When the conflict between Russia and Ukraine erupted in February, thousands of lives, both civilians and armed forces, perished in the clash. The Russian firepower gained momentum in the five-month-long war, making them dominate most of Ukraine’s key and strategically important territories. But one thing that could grab their force without human effort – is a robot.

An opinion piece explained that the Russian ground forces and vehicles had displayed a memorable disinclination to partake in firefights with the Ukrainians, who already have established competence in shootouts, and ground forces utilization of advanced anti-tank weapons systems and deadly crewless aerial vehicles. The Ukrainians have also developed considerable skills in the deployment of armed drones. As a byproduct, the Russians have returned to their tried-and-true tactic, which involves firing “heavy artillery” to wipe out the opposing force on the ground before seizing the territory with their wary troops. At this stage, the Russian army had a significant advantage over its rival in artillery and ammunition.

While it’s true that the artillery intimidation made by the Russian force has been influential in the precedent attacks, this does not preclude the possibility of the Ukrainians employing novel strategies to compensate for the overwhelming weaponry possessed by the Russians.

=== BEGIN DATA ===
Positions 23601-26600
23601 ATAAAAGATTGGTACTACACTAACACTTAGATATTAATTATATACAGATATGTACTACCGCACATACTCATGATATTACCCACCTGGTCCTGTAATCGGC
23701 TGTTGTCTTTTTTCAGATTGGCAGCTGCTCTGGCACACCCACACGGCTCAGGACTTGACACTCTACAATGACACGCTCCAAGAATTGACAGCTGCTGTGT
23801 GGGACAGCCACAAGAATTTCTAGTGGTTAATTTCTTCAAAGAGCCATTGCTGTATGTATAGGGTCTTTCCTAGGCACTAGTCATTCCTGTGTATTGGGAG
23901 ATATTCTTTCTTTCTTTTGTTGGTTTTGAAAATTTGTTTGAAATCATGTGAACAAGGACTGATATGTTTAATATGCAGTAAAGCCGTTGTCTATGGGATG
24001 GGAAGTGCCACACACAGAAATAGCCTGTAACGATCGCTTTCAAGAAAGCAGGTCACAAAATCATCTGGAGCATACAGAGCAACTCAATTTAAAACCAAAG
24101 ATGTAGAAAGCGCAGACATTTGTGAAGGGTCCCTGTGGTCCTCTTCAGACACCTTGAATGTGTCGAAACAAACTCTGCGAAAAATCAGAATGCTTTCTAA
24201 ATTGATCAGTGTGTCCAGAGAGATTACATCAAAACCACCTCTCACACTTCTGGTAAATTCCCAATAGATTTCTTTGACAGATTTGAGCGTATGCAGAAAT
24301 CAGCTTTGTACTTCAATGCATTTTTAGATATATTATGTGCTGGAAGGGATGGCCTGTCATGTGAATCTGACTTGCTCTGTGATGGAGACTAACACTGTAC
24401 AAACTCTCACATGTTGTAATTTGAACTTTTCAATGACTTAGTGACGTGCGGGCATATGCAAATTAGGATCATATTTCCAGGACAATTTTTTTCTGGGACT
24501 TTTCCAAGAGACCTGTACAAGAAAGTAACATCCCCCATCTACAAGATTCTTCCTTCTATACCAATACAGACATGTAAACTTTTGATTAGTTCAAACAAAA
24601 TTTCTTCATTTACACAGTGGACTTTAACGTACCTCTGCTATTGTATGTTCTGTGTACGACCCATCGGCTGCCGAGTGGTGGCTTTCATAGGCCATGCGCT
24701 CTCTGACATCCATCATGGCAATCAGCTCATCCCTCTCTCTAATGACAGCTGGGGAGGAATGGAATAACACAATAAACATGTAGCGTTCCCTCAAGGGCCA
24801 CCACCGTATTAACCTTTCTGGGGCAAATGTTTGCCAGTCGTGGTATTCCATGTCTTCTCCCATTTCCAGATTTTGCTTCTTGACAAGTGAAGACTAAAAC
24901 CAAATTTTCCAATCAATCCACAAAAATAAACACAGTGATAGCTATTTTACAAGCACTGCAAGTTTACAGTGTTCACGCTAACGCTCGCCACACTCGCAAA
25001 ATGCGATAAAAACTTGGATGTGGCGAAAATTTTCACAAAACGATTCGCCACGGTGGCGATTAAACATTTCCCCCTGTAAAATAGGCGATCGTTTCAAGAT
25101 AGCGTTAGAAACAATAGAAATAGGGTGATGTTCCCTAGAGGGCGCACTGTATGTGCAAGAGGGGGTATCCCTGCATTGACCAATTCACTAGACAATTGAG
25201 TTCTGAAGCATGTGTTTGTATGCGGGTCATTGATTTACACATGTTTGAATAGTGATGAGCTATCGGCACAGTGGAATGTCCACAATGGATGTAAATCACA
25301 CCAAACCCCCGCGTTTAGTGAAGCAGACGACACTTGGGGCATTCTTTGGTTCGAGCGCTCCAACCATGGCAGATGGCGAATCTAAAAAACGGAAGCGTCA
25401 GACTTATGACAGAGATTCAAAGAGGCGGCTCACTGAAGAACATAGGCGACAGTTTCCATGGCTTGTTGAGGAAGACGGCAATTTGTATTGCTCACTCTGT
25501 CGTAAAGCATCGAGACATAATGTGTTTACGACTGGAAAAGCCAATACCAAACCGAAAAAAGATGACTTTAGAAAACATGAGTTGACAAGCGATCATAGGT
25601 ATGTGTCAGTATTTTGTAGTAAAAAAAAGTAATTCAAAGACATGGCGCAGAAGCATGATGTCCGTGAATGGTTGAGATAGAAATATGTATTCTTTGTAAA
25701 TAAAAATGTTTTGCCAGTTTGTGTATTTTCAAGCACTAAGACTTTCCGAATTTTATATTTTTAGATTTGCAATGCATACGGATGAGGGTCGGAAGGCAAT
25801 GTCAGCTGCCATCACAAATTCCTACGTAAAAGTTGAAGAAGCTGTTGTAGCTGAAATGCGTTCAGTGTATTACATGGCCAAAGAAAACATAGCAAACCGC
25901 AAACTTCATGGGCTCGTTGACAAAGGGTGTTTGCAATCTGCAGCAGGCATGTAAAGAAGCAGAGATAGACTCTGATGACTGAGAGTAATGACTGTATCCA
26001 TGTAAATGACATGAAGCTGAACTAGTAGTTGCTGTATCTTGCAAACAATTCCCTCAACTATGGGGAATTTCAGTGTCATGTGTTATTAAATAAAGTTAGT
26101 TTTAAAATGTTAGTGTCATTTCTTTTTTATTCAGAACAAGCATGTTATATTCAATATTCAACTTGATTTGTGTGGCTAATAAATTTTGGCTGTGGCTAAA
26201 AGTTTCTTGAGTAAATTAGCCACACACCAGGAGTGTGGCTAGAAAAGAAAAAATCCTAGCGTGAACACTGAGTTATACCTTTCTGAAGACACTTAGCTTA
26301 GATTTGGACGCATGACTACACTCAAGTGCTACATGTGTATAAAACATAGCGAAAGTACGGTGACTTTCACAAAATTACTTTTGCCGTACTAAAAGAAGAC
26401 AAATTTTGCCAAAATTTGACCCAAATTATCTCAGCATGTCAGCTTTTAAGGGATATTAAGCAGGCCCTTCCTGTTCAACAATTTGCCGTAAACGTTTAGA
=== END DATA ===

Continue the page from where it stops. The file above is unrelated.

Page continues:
During the uprisings in Korea and Vietnam, the Chinese, North Vietnamese, and Viet Cong devised the method of attempting to refute American armed killing power and aerial dominance by “infiltrating at night very close to U.S. positions before launching an attack,” the report added. The enemy used this tactic to try to defeat American superiority in both firepower and air superiority. This strategy was referred to as “grabbing them by the belt.” The system was devised to compel their adversaries not to utilize supplementary weapons or call in bombardment in an area perilously close to where they were positioned. With these events, this is where innovations play a massive part in the succession of their attacks. Recent developments in the technology highly suggest an uncrewed vehicle not only safeguards the killing of troops inside but is also proven worth the cost.